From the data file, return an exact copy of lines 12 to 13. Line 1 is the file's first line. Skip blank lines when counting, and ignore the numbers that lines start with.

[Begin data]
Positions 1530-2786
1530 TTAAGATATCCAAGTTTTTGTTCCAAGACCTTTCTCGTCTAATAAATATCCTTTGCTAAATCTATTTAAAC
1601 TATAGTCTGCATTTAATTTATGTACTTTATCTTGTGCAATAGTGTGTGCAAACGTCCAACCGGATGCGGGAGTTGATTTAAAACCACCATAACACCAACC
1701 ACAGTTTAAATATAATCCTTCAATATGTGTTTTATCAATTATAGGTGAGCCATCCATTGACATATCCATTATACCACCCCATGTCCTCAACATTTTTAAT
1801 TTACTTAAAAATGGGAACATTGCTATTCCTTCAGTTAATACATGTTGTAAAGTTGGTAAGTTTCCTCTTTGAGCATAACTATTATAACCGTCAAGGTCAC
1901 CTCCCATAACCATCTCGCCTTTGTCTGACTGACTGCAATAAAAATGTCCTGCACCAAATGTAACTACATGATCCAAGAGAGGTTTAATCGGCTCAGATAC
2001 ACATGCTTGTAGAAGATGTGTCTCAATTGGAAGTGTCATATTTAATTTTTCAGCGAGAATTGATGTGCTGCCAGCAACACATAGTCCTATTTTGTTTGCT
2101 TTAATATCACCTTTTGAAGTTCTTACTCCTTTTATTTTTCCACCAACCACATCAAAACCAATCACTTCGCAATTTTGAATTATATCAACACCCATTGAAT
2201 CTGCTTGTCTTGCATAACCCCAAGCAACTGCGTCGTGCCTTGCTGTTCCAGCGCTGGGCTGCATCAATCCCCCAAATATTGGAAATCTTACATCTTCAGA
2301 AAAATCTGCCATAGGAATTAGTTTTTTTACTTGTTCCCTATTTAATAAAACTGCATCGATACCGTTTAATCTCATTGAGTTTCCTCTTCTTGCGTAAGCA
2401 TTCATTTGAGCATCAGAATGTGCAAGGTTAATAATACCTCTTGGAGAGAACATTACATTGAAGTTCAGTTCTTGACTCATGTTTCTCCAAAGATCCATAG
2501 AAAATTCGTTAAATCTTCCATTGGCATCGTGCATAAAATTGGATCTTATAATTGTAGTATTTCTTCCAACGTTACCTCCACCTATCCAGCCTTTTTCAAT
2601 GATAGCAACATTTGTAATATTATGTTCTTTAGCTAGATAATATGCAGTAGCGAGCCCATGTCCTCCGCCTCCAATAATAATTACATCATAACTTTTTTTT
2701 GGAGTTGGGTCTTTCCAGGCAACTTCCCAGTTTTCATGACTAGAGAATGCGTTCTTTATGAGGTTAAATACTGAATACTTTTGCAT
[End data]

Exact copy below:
2501 AAAATTCGTTAAATCTTCCATTGGCATCGTGCATAAAATTGGATCTTATAATTGTAGTATTTCTTCCAACGTTACCTCCACCTATCCAGCCTTTTTCAAT
2601 GATAGCAACATTTGTAATATTATGTTCTTTAGCTAGATAATATGCAGTAGCGAGCCCATGTCCTCCGCCTCCAATAATAATTACATCATAACTTTTTTTT